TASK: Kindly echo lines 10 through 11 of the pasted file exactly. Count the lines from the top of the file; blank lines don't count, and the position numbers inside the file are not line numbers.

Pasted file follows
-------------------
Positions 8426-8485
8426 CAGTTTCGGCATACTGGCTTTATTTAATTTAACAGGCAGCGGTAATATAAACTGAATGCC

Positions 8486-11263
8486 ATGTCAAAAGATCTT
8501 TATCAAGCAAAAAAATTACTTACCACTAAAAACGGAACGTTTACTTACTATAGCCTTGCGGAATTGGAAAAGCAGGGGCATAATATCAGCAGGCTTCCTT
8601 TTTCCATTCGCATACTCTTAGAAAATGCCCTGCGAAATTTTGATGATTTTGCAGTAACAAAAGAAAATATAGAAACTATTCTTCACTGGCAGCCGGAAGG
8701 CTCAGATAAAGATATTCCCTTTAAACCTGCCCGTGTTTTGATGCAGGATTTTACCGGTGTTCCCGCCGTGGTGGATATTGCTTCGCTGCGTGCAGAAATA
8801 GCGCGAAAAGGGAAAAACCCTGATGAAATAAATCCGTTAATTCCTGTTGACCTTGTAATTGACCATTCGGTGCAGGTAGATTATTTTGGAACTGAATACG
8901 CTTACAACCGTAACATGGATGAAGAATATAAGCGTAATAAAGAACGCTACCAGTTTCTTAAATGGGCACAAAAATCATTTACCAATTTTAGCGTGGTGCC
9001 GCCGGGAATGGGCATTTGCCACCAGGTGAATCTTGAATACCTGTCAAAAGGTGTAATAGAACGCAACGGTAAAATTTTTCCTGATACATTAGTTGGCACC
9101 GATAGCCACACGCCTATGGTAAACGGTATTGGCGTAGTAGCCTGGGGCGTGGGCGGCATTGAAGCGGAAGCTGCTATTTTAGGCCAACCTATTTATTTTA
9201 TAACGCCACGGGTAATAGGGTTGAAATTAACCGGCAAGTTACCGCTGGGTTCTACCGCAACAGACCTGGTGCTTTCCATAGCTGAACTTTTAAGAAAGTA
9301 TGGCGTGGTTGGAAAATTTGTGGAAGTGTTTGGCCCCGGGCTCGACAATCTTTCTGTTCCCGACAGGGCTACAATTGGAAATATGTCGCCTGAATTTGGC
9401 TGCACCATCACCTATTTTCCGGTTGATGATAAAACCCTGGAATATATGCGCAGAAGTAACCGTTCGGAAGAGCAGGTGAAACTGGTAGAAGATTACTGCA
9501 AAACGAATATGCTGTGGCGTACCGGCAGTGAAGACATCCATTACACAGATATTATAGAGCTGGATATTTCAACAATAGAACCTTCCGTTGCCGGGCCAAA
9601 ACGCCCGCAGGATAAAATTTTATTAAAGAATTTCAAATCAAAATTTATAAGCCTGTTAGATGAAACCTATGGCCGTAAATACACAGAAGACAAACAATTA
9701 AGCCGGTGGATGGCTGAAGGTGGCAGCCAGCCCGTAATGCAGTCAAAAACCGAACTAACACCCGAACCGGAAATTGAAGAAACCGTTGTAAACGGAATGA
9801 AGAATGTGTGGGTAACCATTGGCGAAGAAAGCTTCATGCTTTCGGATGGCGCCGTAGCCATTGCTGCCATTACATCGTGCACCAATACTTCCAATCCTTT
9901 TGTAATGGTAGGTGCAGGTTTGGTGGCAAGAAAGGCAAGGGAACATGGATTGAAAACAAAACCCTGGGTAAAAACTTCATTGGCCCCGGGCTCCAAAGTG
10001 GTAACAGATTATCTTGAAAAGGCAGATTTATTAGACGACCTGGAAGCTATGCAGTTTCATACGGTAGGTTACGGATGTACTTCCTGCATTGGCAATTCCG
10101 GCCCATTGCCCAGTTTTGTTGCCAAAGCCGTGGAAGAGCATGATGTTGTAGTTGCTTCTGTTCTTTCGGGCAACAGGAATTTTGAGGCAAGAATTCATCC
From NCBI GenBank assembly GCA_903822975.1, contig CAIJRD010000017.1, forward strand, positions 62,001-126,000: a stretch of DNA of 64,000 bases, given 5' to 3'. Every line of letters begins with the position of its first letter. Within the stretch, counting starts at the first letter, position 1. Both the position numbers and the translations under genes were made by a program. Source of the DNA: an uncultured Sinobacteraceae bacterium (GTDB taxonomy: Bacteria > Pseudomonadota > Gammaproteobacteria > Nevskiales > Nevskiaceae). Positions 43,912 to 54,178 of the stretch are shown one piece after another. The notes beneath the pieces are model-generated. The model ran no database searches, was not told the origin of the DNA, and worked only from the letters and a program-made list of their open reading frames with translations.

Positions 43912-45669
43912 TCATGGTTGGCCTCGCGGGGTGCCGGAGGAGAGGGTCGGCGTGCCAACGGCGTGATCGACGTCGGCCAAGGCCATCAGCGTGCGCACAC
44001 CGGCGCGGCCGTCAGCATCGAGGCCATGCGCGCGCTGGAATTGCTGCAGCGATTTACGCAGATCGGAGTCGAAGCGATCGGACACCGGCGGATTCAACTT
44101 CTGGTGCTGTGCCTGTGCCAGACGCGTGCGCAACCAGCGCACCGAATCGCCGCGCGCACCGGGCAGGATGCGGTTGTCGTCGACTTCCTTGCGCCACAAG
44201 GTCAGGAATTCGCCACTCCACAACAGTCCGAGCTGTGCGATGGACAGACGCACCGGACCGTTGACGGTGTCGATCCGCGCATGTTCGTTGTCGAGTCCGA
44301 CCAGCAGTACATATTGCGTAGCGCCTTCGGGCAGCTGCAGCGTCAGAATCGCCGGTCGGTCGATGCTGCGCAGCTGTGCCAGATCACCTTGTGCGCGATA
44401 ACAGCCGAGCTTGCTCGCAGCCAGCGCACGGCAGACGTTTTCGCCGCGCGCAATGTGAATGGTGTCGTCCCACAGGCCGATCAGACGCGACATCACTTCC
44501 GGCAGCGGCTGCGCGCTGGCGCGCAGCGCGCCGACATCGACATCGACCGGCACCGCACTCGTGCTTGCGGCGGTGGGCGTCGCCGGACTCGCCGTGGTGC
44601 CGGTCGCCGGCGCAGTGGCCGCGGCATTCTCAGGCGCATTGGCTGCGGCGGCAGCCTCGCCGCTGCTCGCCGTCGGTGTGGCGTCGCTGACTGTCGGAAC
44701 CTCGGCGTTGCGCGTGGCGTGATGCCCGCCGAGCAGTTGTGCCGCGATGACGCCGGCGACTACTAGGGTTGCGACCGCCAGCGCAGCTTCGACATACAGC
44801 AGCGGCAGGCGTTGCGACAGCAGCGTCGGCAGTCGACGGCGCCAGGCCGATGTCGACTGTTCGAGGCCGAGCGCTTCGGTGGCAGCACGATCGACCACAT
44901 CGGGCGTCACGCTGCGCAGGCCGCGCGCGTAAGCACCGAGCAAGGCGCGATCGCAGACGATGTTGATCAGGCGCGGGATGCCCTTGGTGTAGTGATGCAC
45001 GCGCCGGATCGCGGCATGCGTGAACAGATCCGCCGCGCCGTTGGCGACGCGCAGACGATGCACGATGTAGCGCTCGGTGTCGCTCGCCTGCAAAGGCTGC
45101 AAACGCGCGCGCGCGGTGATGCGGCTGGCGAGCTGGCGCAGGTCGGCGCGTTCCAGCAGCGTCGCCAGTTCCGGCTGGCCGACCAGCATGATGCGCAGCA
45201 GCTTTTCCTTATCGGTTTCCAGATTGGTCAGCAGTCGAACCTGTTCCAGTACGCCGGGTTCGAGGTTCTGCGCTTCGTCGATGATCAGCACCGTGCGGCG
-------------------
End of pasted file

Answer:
9001 GCCGGGAATGGGCATTTGCCACCAGGTGAATCTTGAATACCTGTCAAAAGGTGTAATAGAACGCAACGGTAAAATTTTTCCTGATACATTAGTTGGCACC
9101 GATAGCCACACGCCTATGGTAAACGGTATTGGCGTAGTAGCCTGGGGCGTGGGCGGCATTGAAGCGGAAGCTGCTATTTTAGGCCAACCTATTTATTTTA